At the basic level, states par,cipa,ng in the Kimberley Process have to meet minimum requirements through the representa,on of na,onal ruling and make sure this ins,tu,ons meet certain standards and processes. This includes import and export ins,tu,ons as well as internal controls. Member states must also commit to full and transparent exchange of sta,s,cal data. The Kimberley Process Cer,ﬁca,on Scheme requires rough diamonds to be transported in sealed, altera,on free containers with fraud resistant cer,ﬁcates. Issued by the expor,ng country’s government, each cer,ﬁcate has a unique serial number. They are backed by a system of internal controls in the producing countries, as well as those countries that trade, cut and polish rough diamonds. The shipments should be exported to other KPCS par,cipant countries. Failure to make these procedures may lead to the removal of the non-‐complying member country
AOer the point of export of the rough diamonds, however, diamonds are only subject to the voluntary System of Warran,es originally planed by the World Diamond Council. This system requires all other traders in diamonds, from the rough diamond importers to in-‐country traders, polishers, dealers, and manufacturers, to adhere to a warranty system by which the invoice for the diamonds is printed with the following language: "The diamonds herein invoiced have been purchased from legi,mate sources not involved in funding conﬂict and in compliance with United Na,ons resolu,ons. The seller hereby guarantees that these diamonds are conﬂict free, based on personal knowledge and/or wrihen guarantees provided by the supplier of these diamonds.” The system of warran,es is founded by several commitments, including: 1. to limit trade only to those companies that include the required warranty on their invoices 2. to avoid buying any diamonds origina,ng in non-‐par,cipant countries or from unknown or suspect suppliers 3. to avoid purchasing diamonds from sources found through due process to have violated government regula,ons governing conﬂict diamonds 4. to avoid buying diamonds from any region that is under an advisory from a governmental authority sta,ng that conﬂict diamonds have originated there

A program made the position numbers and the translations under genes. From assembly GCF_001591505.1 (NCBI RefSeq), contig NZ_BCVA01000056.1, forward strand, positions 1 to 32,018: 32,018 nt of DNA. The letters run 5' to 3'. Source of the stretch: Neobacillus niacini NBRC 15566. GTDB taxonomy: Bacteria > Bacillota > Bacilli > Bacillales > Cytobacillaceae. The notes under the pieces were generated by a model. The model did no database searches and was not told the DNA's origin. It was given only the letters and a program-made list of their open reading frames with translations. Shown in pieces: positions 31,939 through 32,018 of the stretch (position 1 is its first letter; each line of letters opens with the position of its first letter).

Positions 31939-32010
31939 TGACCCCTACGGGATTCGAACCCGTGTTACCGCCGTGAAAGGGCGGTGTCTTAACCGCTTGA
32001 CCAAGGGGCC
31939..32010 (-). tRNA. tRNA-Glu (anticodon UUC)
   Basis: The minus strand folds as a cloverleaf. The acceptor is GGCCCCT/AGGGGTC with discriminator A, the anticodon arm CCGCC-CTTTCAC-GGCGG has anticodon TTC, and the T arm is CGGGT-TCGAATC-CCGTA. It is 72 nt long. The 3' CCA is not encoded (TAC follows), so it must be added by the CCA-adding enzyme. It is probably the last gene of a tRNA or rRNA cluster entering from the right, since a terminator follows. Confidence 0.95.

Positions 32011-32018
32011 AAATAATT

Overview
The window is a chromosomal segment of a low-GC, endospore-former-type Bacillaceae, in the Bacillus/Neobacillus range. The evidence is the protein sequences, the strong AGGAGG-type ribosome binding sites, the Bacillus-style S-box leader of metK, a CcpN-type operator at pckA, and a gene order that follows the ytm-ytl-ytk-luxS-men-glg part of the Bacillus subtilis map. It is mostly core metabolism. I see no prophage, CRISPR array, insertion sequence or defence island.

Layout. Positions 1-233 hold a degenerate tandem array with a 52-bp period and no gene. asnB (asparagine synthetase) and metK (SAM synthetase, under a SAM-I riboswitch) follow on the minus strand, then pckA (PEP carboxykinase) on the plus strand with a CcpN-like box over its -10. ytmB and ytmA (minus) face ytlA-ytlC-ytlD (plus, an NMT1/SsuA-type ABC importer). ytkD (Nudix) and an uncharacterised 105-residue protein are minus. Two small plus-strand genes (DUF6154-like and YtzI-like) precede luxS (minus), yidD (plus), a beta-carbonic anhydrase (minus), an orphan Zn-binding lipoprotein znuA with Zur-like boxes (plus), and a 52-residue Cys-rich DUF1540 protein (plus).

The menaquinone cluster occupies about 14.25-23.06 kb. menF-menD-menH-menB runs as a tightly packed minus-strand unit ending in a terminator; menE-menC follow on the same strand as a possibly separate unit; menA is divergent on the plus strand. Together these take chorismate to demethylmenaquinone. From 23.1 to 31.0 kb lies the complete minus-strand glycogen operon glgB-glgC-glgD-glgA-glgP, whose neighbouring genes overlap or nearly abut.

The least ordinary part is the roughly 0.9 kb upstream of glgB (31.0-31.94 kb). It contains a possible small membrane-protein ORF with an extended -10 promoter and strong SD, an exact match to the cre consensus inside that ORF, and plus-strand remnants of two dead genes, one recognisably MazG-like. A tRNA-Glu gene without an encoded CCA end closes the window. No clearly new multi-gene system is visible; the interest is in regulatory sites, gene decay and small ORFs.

5. to refrain from knowingly engaging in the purchase or sale of conﬂict diamonds or assis,ng others in doing so 6. to ensure that all company employees engaged in the diamond trade are well informed of the resolu,ons and government regula,ons governing the trade. By June 2005, a total of 67 countries, were par,cipants in the Kimberley Process and had established na,onal export-‐import controls for keeping out conﬂict diamonds. The current Kimberley Chair is Russia. The three Working Groups are Monitoring, Sta,s,cs, and Diamond Experts, while the two Commihees are Par,cipa,on and Selec,on. The en,re group meets in plenary session once annually in October. The UN General Assembly consistently invites the Kimberley Process Chair countrys Permanent Representa,ve to the United Na,ons to report on the progress of implemen,ng the KPCS to the Assembly at its annual session.
“In southern Africa, diamonds are an engine for growth, employment and prosperity. The World Diamond Council believes that, in addi,on to comba,ng the scourge of conﬂict diamonds, the Kimberley Process has helped to safeguard these beneﬁts that are shared and enjoyed by thousands of people in communi,es across the region.” Eli Izhakoﬀ, Chairman of the World Diamond Council “It is now es,mated that less than 1% of diamonds traded are "conﬂict diamonds" — compared to es,mates of 15% during the 1990s.” European Commission Diamond revenues enable every child in Botswana to receive free educa,on up to the age of 13. Ministry of Educa,on, Botswana 2006
Jay Epstein, Edward. “ The Rise and Fall of Diamonds” (1982). Simon and Schuster. NY J. Weisbroat, Paul. “Diamond Folklore” hhp://en.wikipedia.org/wiki/Diamond#Mining hhp://www.brilliantearth.com/kimberley-‐process/ hhp://en.wikipedia.org/wiki/Kimberley_ProcessHistory hhp://www.theglobalist.com/globalicons/syndica,on/sample.htm